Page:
Moreover, the patient, the rightful owner of their own health record, still doesn’t have the ability to govern their own data. Because change only happens in the database itself, the manager of the database, not the patient, controls the data within.
In the best case, this puts an additional burden on patients to give explicit permission every time health records move between providers. In the worst case, a provider sees an entire medical history without a patient’s consent–your podiatrist seeing your psychiatric records, for example.
Finally, each API enables one data store to talk to the next, opening opportunities for bad actors to make changes to databases from the outside. The firewalls that protect databases and networks are penetrable, and user profiles are sometimes created outside of the database itself, making it possible to expose, steal and change data from outside the database.
In that light, HL7 is paving the wrong road with good intentions. But there is another way.
Semantic Standards and Blockchain to the Rescue
If you eliminate data APIs, secure interoperability, with data governance fully in the hands of the patient, becomes possible. Healthcare data silos will be replaced with a dynamic, trusted and shared data network with privacy and security directly baked in. The solution involves adding semantic standards for full interoperability, blockchain for data governance and data-centric security.
Semantic standards, such as RDF formatting and SPARQL queries, let users quickly and easily gain answers from multiple databases and other data stores at once. Relational databases, the ones currently in use in healthcare, are all formatted differently, and need API middleware to talk to one another. Accurate answers are not guaranteed. Semantic standards, on the other hand, create a common language between all databases. Instead of untangling the mismatched definitions and formatting inevitable with relational databases, doctors’ offices, for example, could easily pull in pertinent patient records, insurance coverage, and the latest research on diseases.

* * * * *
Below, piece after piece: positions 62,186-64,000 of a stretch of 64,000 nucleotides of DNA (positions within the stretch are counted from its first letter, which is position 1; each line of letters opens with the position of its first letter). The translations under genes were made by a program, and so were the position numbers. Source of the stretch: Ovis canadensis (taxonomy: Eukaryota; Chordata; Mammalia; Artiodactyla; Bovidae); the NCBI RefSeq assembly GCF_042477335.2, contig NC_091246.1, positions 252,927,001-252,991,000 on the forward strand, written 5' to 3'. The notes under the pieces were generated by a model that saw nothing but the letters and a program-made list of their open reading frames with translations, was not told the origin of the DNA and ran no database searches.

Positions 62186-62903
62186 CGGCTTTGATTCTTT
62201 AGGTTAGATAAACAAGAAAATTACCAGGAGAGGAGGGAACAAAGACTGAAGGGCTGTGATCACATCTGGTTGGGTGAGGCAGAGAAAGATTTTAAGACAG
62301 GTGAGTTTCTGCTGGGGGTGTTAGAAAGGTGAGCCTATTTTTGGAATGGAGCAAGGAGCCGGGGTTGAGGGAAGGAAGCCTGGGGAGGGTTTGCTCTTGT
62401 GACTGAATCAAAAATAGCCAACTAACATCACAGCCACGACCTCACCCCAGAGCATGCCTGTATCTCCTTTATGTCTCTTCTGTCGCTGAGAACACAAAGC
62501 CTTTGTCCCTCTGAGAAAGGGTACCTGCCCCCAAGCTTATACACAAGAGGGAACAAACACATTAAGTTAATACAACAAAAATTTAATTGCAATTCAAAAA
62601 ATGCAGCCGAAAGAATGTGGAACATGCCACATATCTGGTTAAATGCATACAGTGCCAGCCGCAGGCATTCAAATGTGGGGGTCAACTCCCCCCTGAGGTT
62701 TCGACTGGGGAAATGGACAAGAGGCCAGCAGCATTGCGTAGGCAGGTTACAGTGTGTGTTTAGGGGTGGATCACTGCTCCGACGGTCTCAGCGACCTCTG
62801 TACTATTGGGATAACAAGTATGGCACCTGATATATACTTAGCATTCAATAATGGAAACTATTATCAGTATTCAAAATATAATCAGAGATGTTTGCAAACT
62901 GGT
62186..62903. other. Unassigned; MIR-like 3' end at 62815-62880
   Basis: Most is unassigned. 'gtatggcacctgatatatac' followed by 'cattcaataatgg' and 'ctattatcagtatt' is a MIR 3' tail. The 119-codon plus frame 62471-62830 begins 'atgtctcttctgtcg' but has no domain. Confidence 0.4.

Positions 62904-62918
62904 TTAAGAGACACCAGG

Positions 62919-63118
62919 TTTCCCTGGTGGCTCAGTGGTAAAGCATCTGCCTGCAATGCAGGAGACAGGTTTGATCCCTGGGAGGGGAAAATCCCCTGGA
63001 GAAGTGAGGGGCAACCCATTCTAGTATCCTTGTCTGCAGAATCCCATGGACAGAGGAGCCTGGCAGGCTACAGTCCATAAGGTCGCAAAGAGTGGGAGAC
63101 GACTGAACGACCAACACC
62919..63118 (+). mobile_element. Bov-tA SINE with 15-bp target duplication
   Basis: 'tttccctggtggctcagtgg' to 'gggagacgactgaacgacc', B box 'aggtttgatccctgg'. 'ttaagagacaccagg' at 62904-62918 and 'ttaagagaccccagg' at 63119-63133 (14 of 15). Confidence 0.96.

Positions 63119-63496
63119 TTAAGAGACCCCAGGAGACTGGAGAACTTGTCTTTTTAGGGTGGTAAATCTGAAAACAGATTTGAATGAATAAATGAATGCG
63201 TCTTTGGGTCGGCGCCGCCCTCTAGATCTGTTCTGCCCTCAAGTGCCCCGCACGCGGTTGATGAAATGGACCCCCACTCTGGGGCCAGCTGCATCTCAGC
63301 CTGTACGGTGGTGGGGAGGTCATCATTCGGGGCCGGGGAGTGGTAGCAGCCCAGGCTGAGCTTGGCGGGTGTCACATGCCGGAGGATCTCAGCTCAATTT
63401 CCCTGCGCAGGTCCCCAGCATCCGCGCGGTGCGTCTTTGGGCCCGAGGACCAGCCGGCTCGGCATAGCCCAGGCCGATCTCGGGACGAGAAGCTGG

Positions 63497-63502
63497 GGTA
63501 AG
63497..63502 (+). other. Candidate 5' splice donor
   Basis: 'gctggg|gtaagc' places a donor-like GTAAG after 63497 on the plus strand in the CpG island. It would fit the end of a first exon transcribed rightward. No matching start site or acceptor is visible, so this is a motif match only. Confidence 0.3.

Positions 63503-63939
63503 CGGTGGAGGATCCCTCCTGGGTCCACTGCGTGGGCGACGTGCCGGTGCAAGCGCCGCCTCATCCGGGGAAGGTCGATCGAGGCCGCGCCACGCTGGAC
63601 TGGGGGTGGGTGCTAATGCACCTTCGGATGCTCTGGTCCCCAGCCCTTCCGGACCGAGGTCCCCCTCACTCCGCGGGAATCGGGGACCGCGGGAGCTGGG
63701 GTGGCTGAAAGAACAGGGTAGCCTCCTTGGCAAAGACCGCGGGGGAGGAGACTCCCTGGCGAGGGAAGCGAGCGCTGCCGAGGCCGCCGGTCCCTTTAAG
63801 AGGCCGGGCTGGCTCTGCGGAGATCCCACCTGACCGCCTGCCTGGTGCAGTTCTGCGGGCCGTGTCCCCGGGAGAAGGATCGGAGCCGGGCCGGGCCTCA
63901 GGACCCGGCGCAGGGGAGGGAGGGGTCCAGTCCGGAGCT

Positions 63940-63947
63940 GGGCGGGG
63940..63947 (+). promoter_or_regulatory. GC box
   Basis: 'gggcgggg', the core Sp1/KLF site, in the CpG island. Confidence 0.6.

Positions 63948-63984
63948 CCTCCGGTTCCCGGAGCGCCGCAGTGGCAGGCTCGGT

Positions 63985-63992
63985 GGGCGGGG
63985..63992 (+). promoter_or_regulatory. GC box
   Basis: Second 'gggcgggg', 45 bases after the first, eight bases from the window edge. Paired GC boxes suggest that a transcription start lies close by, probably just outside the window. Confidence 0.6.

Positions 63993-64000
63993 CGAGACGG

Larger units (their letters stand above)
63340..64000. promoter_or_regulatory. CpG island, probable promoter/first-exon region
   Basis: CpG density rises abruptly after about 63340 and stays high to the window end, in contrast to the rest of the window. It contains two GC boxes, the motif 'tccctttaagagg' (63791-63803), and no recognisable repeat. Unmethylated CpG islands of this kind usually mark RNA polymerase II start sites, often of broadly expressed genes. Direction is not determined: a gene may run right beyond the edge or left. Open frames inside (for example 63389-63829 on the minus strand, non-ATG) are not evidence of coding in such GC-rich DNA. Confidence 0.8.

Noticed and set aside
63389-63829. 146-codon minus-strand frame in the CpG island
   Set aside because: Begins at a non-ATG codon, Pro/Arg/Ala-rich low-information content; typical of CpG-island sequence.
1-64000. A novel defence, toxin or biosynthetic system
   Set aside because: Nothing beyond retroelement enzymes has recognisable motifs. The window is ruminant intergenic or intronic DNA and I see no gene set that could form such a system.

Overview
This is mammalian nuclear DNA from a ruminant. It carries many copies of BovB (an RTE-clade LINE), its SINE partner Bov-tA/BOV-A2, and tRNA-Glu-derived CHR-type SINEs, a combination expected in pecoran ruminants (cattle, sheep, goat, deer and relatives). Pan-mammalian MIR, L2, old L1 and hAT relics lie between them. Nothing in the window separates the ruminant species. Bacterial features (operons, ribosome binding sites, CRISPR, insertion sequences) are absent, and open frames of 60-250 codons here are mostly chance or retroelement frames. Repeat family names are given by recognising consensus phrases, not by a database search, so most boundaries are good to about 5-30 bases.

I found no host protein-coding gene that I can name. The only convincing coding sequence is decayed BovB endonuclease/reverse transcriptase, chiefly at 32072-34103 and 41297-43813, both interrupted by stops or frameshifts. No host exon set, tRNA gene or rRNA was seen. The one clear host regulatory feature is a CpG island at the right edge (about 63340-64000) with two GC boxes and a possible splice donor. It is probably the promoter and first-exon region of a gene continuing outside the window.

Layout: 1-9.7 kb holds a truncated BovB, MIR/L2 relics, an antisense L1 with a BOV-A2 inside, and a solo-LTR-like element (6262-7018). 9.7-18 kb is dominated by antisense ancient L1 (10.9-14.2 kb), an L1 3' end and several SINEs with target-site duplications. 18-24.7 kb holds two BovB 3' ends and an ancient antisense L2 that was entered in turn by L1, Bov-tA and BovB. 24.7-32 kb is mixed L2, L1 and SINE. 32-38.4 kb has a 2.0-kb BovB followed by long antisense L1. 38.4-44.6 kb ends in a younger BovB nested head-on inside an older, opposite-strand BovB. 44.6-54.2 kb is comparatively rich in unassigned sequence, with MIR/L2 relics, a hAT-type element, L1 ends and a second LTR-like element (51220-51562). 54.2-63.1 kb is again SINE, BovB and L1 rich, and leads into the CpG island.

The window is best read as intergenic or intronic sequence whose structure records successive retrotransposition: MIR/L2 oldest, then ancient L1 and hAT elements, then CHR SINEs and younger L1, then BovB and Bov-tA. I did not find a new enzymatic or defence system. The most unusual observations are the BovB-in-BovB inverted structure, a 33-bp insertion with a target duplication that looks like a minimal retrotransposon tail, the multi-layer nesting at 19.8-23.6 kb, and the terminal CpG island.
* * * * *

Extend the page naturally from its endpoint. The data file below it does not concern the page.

Patients, for their part, would use blockchain to regain control of their data. Patients would be able to turn on aspects of their data to specific caregivers, instead of relinquishing control to database business managers, as is currently the case. Your podiatrist, in other words, will not be able to see your psychiatric records unless you choose to share them.
The data ledger, which lives on the blockchain, will contain instructions as to who can update (writer new records on) the ledger, who can read it, and who can make changes. All changes are controlled by private-key encryption that is in the hands of the patient; only those with authorization can see select histories of health data (or, as in the case of an ER doctor, entire histories, with permission).
Data security is controlled in the data layer itself, instead of through middleware such as a firewall. Data can be shared without API, thanks to those semantic standards, and data are natively embedded with security in the blockchain. Compliance, governance, security and data management all become easier. Data cannot be stolen or manipulated by an outside party, the way it commonly is by healthcare hackers today.
The interoperability conundrum, in other words, is solved. Fewer APIs means fewer security vulnerabilities; a common, semantic standard eliminates confusion and minimizes mistakes. Blockchain puts patients in control of who sees what parts of their health records. Eliminating the need for API middleware also saves tens of thousands of dollars, at a minimum.
About Brian Platz
Brian is the Co-CEO and Co-Chairman of Fluree, PBC, a decentralized app platform that aims to remodel how business applications are built. Before establishing Fluree, Brian was the co-founder of SilkRoad technology which expanded to over 2,000 customers and 500 employees in 12 international offices.